In many ways, Pakistan’s battle against polio is a reflection of the nation’s struggle with itself; only its existential fight is more crippling. Pakistan had reduced the number of new polio cases to 30 in 2005 before it multiplied to 198 in 2011. The campaign suffered a severe setback after the discovery that it was a doctor in the anti-polio programme who had tracked down Osama bin Laden’s Abbottabad hideout for the CIA. Earlier this year, the Taliban sent out the cynical warning that there would be a ban on the anti-polio drive in North Waziristan until such time as the U.S. did not stop its drone attacks in the region. Even with all this, Pakistan managed to register an impressive 65 per cent drop in new cases this year. But last week’s killing of nine health workers involved in the national polio immunisation programme has delivered a body blow: it forced an early suspension of the campaign, leaving 3.5 million children dangerously uncovered. No coincidence, these killings were part of a series of attacks on the Pakistani state last week. First came the rocket attack on the airport-cum-military airbase at Peshawar, followed by the grenade attack on a Pakistan Air Force academy in Nowshera. The terrorists signed off the week by killing one of the most unrelenting voices against them, the Awami National Party’s Bashir Bilour. Each attack came with the threat of more but there is no pulling Pakistani decision-makers back from their ostrich-like behaviour. The terrorists know this and are pressing home their advantage.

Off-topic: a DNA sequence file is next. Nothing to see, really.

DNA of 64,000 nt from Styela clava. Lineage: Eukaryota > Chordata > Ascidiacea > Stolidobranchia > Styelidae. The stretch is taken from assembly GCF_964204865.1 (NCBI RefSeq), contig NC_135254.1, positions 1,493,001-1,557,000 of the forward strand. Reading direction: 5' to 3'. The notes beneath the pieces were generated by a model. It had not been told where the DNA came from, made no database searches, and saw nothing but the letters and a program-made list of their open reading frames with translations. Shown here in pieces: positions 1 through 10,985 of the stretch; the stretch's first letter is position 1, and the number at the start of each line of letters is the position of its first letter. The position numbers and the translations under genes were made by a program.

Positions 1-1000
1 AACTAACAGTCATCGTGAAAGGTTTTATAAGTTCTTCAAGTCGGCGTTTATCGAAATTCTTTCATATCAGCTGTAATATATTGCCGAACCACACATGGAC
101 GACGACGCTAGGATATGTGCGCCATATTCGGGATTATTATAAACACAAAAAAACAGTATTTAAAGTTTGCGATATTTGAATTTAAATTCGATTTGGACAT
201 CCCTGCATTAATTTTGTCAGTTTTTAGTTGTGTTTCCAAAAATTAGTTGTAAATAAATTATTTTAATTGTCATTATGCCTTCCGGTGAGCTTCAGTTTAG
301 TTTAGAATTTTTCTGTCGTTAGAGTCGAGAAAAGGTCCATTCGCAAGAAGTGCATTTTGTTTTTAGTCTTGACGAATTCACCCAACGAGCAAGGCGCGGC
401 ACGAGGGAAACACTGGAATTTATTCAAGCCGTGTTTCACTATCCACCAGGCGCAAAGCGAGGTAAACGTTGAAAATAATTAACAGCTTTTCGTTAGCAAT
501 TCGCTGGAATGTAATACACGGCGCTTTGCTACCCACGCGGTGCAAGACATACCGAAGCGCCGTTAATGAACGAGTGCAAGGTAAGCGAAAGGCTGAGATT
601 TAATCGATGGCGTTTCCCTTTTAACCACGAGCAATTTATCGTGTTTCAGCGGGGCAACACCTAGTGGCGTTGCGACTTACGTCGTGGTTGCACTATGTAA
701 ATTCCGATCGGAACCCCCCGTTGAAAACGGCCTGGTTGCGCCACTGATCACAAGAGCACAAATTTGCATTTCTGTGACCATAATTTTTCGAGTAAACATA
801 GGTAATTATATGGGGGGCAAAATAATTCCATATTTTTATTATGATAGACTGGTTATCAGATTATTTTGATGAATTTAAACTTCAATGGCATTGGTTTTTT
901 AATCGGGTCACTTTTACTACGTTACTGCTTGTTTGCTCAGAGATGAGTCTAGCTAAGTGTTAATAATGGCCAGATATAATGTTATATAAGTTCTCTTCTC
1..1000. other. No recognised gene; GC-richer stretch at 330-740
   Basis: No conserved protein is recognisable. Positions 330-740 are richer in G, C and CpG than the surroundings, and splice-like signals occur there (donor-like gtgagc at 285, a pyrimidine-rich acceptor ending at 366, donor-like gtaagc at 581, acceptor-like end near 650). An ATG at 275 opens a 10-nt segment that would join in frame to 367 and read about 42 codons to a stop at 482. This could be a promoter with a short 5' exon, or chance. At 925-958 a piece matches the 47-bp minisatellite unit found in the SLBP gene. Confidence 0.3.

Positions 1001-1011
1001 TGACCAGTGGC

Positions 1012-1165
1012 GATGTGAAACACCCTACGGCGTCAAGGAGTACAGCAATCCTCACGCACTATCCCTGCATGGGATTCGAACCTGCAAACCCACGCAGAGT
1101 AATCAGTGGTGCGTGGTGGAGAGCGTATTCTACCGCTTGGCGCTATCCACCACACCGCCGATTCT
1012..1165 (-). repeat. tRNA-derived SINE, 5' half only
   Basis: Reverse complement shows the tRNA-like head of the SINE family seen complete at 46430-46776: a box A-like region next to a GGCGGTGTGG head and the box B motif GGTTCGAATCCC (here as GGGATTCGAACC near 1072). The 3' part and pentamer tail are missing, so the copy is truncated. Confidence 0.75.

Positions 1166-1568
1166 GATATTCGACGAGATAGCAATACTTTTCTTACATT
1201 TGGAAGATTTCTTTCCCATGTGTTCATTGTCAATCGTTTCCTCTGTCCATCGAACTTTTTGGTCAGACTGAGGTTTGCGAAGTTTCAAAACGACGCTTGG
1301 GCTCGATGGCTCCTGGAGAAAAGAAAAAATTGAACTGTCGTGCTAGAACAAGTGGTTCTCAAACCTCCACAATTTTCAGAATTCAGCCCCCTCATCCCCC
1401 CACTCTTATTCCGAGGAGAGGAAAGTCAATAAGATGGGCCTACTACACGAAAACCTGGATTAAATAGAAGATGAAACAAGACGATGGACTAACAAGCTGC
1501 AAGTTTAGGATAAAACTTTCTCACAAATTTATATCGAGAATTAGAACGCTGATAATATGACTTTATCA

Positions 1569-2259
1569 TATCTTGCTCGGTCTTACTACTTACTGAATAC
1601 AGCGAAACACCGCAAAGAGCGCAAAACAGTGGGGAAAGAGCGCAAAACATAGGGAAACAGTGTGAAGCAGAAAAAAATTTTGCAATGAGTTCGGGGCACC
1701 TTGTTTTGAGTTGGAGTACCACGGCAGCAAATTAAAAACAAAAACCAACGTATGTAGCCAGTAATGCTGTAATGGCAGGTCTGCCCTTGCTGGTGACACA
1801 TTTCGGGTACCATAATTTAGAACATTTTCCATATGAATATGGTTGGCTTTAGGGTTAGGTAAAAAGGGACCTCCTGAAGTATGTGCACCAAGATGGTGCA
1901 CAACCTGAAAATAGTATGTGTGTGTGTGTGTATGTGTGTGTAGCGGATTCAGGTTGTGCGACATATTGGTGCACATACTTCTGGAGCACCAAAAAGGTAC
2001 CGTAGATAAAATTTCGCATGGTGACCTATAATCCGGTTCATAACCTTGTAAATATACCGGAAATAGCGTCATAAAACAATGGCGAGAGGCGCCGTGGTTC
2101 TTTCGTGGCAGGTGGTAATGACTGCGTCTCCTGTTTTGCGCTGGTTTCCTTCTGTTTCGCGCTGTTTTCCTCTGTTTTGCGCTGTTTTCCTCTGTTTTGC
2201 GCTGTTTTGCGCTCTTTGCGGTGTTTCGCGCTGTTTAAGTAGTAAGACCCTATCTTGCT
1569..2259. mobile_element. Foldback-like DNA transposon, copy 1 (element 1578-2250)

The terrorists-as-strategic-assets policy remains in the ‘recycle bin’ of the security establishment, waiting to be ‘restored’. The political class has never been sure-footed in Pakistan and cannot be expected to summon the courage to take the decision to clean up the mess, especially ahead of elections and at a time when the security establishment-scripted narrative has created a warped mindscape. The liberal use of religion to ‘sanctify’ acts of terror has created a situation where even murder is easily justified. Worse, the solution is no longer as simple as targeting jihadi havens in frontier areas because, as the attacks on health workers have made clear, the Taliban are in the cities. That the conspiratorial canard against something as essential as the polio drop has spread so wide despite the government roping in clerics and ‘brotherly’ Saudi Arabia to sanctify it is instructive. The counter-offensive has to be multi-faceted because the enemy is no longer peripheral and has developed an ability to reincarnate itself in various forms and at places least expected. Tilting at the windmills is not an option.